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In the Shadow of War / Isserlis

Bloch / Isserlis / Deutsches Symphonie
Release Date: 02/26/2013 
Label:  Bis   Catalog #: 1992  
Composer:  Ernest BlochFrank BridgeStephen Hough
Performer:  Steven Isserlis
Conductor:  Hugh WolffGábor Takács-Nagy
Orchestra/Ensemble:  Deutsches Symphonie-Orchester BerlinTapiola Sinfonietta
Number of Discs: 1 
Recorded in: Multi 
Length: 1 Hours 8 Mins. 

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Notes and Editorial Reviews

BLOCH Schelomo 1. BRIDGE Oration, Concerto elegiaco 1. HOUGH The Loneliest Wilderness 2 Steven Isserlis (vc); 1 Hugo Wolff, cond; 1 German SO Berlin; 2 Gábor Takács, cond; Read more class="SUPER12">2 Tapiola Sinfonietta BIS 1992 (SACD: 67:40)

Steven Isserlis joined Richard Hickox and the London Symphony Orchestra in 1988 for a very fine and critically well-received recording of Bloch’s Schelomo for Virgin Classics. Also on that disc was a more than respectable account of Elgar’s Cello Concerto. Except for the benefit of surround-sound audio and improved sonics on this new BIS release, I’m not prepared to say that Isserlis betters his previous account. At 58, he’s still in his prime and at the height of his game technically, but the years seem not to have aged Isserlis’s ancient King of Israel. If anything, Isserlis and Hugo Wolff now put a bit more spring into Solomon’s step, though the difference of only 23 seconds—21:45 in 1988 vs. 21:22 in 2012 is simply too small to notice over the given timespan.

The album comes with a title, In the Shadow of War , and a theme. Bloch, as is well known, was deeply depressed over the grim events unfolding during World War I, and for solace and understanding, he turned to the words of despair and wisdom in the Book of Ecclesiastes, believed to have been authored by Solomon 2,000 years earlier. It was from this that in 1916 Bloch drew inspiration for his magnificent rhapsody-cum-tone poem, Schelomo , for cello and orchestra.

Frank Bridge’s Oration, Concerto elegiaco for Cello and Orchestra is far less well known than Bloch’s opus, but it, too, has received a previous recording by Isserlis and Hickox with the City of London Sinfonia on EMI. Unfortunately, I don’t have that disc, so I can’t compare the performance to this new one, but it doesn’t go back as far as Isserlis’s Virgin Classics Schelomo . The Isserlis/Hickox/EMI CD, coupled with Britten’s Cello Symphony , was released in 2007. We don’t have a description of Bridge’s Oration in the composer’s own words, as we do a description of Schelomo from Bloch himself, so we can only speculate on Bridge’s motives for writing the piece and its precise meaning. In 1930, the date of Oration ’s composition, World War I had long ago ended and World War II was yet to come. Yet everything about this work paints the most grisly, gruesome portrait imaginable of war’s death and destruction. Isserlis, who has written his own album note, describes the music minute by minute, evoking images of “men hurling themselves into enemy fire” and “the leaden march of doomed soldiers.” The solo cello is the fallen soldier who, in the end, is left to expire alone, “his final desolate thoughts fading into empty nothingness.”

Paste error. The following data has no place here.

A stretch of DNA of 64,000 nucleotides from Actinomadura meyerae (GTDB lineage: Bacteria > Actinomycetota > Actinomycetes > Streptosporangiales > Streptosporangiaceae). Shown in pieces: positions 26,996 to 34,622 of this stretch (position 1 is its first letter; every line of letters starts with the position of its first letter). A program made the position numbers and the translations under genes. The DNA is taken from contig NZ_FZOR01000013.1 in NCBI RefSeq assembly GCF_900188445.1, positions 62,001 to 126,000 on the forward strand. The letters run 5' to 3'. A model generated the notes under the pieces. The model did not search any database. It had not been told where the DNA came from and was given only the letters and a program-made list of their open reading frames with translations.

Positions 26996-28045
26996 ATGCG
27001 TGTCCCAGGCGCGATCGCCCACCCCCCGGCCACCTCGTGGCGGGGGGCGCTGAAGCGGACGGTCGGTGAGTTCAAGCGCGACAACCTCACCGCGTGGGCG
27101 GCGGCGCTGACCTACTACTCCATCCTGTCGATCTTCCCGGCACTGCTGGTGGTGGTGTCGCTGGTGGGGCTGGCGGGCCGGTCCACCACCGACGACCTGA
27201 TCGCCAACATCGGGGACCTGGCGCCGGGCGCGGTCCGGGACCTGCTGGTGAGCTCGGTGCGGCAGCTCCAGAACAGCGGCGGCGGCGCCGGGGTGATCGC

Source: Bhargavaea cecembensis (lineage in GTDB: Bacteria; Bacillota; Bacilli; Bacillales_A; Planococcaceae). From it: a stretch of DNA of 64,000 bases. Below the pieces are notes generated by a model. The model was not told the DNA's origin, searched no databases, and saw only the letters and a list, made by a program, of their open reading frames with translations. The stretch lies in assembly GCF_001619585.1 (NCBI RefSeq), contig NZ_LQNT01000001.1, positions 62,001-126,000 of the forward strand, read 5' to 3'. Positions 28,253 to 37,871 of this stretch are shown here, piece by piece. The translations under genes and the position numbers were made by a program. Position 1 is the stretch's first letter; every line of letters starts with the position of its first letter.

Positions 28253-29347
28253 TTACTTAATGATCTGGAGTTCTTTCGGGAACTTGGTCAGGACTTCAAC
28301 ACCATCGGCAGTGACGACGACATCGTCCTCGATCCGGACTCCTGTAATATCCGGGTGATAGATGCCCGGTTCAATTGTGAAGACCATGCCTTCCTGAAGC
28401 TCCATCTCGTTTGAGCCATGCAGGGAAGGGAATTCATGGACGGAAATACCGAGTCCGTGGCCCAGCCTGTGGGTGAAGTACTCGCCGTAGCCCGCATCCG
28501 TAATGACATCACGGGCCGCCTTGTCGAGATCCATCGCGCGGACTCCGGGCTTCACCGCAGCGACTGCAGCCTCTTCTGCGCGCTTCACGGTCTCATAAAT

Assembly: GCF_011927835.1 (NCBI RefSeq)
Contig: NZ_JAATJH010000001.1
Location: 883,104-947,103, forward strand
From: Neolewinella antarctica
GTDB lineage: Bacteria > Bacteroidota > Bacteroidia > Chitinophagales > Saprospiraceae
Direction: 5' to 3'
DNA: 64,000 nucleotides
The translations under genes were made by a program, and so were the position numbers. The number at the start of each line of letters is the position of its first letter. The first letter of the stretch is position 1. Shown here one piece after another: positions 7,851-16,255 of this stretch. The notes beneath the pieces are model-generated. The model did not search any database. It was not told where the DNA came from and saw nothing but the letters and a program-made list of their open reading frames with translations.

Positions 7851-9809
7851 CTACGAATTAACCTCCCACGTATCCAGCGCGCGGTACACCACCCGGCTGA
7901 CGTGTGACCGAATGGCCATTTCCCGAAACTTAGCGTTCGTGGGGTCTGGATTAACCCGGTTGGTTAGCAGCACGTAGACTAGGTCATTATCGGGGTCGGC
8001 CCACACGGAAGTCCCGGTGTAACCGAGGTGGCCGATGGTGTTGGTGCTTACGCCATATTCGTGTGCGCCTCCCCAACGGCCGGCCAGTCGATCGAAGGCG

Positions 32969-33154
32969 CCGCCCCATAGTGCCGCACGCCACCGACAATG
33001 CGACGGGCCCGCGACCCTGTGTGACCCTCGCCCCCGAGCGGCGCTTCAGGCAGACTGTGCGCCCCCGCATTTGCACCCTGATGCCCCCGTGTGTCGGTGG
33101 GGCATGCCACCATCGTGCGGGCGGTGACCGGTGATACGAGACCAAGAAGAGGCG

Nearly 30 minutes in duration, Bridge’s Oration is not an easy work to listen to, or to play, I’m sure, so it’s not surprising that it hasn’t achieved anything close to the popularity of Bloch’s Schelomo . Besides Isserlis’s own previous recording of the piece, it hasn’t received much attention on disc, but the attention it has received has come from major-league cellists, namely, Rafael Wallfisch, Alban Gerhardt, and Julian Lloyd Webber.

I have to admit that before listening to it, Stephen Hough’s The Loneliest Wilderness shouted, “Raise shields! Raise shields!,” as would any piece for me dated 2005. Well, it only took a matter of seconds before the music cried out to me, “Lower shields! Lower shields!” I would buy this disc for The Loneliest Wilderness alone. The piece was originally composed for bassoon and orchestra, but Isserlis persuaded Hough, composer, pianist, and good friend, that the lyrical nature of the solo part was ideal for cello. Since the ranges of the two instruments are reasonably close to each other, I don’t know if it was necessary for Hough to make any adjustments in the solo line or not, but this is one gorgeous outpouring of poignant, moving, heartfelt music. Bless Stephen Hough for composing it, and bless Steven Isserlis for including it on this disc. The work, according to the note, was inspired by Herbert Read’s poem My Company , and I can’t think of any other way to describe it than to say it’s a rapturous rhapsody in full neoromantic bloom.

This may prove to be the best cello and orchestra recording of the year, and it’s urgently recommended.

FANFARE: Jerry Dubins
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Works on This Recording

Schelomo by Ernest Bloch
Performer:  Steven Isserlis (Cello)
Conductor:  Hugh Wolff
Orchestra/Ensemble:  Deutsches Symphonie-Orchester Berlin
Period: 20th Century 
Written: 1915-1916; USA 
Oration, H 180 by Frank Bridge
Performer:  Steven Isserlis (Cello)
Conductor:  Hugh Wolff
Orchestra/Ensemble:  Deutsches Symphonie-Orchester Berlin
Period: 20th Century 
Written: 1930; England 
The Loneliest Wilderness by Stephen Hough
Performer:  Steven Isserlis (Cello)
Conductor:  Gábor Takács-Nagy
Orchestra/Ensemble:  Tapiola Sinfonietta
Written: 2005 

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